But faith must have an object. We are not called to “have faith in faith,” or to “just believe”! We have to ask, “In what are we to believe?” Romans 3:24 gives us the answer: we are “justified freely by His grace through the redemption that is in Christ Jesus.” The whole Old Testament pointed to the coming perfect sacrifice—the Lamb of God Who would take away the sin of the world! The Bible teaches that this “Lamb”—none other than Jesus Christ—lived a perfect life, satisfying all of God’s righteous law (called His active obedience), and then died as a substitute for guilty sinners (His passive obedience). The Bible uses a judicial and financial metaphor. We are justified because our sin was imputed to His account, and His perfect righteousness is imputed to ours: “For [God the Father] made [Jesus], who knew no sin, to be sin for us, that we might become the righteousness of God in Him” (2 Cor. 5:21). This leads us to the fourth sola of the Reformation:
4. Our faith is placed in Christ alone! (Solus Christus)
Finally, God does things for a reason. Just as we, as His image-bearers, have a purpose—an end result—for which we begin and fulfill a task, so God, in the great task of redemption, has an intended goal. Why did God plan to create the world, allow the fall, and provide salvation, all before any of it existed? The answer is expressed in Ephesians 3:9b-11: “God … created all things through Jesus Christ; to the intent that now [with the coming of Christ] the manifold wisdom of God might be made known by the church [by the salvation of innumerable multitudes] to the principalities and powers in the heavenly places [the angelic “audience”] according to the eternal purpose which He accomplished in Christ Jesus our Lord.” God is bringing glory to Himself through the whole plan of redemption! What He does, He does for His own sake, and He will not give His glory to another (Isa. 48:11; 42:8). God alone gets the glory! “For of Him and through Him and to Him are all things, to whom be glory forever” (Rom. 11:36). And this is the fifth and final sola of the Reformation:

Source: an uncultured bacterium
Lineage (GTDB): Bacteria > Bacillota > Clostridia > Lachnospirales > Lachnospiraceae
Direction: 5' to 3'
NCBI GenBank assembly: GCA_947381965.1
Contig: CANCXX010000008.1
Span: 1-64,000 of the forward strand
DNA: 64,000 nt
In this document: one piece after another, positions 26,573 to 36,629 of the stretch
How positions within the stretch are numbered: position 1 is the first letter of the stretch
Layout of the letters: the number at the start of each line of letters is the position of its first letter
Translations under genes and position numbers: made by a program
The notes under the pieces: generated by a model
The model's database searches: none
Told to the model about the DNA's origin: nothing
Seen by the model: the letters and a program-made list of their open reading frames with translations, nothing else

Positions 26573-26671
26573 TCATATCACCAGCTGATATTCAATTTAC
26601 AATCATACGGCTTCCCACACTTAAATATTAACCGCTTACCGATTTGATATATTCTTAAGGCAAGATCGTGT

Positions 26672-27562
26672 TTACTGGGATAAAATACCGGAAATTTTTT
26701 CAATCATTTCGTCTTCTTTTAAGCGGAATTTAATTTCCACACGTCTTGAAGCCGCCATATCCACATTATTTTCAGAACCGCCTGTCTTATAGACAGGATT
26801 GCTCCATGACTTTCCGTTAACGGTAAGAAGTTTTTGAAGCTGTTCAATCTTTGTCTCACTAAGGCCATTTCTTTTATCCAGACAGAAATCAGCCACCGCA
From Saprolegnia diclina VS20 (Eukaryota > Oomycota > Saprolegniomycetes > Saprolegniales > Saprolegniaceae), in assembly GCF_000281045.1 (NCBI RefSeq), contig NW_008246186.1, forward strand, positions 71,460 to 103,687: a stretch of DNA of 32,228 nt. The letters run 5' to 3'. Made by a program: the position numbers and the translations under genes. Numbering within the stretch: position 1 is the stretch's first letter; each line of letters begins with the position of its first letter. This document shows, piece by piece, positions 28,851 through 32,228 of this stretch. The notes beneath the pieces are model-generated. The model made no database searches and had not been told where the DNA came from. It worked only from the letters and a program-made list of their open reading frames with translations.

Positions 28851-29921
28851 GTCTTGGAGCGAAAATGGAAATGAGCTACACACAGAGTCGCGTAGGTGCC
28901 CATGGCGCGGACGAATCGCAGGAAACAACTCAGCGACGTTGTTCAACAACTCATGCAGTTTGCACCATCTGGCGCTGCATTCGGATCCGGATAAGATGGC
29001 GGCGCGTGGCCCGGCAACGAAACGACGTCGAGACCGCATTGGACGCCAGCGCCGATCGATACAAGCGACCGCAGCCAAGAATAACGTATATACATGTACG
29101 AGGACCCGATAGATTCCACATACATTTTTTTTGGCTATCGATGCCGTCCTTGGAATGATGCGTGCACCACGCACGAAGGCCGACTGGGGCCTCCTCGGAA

5. Our salvation is to the glory of God alone! (Soli Deo Gloria)
And so, these Five Solas are a summary of Reformation teaching, and provide a good foundation for our faith and good clarity as a supplement to the Apostles’ or Nicene Creeds: From the Scripture alone we learn that our salvation is by God’s grace alone, received through faith alone in Christ alone, all to the glory of God alone!
“How shall we escape if we neglect so great a salvation, which at the first began to be spoken by the Lord, and was confirmed to us by those who heard Him?” (Heb. 2:3). Have you experienced this “great” salvation? Are you sharing it with others?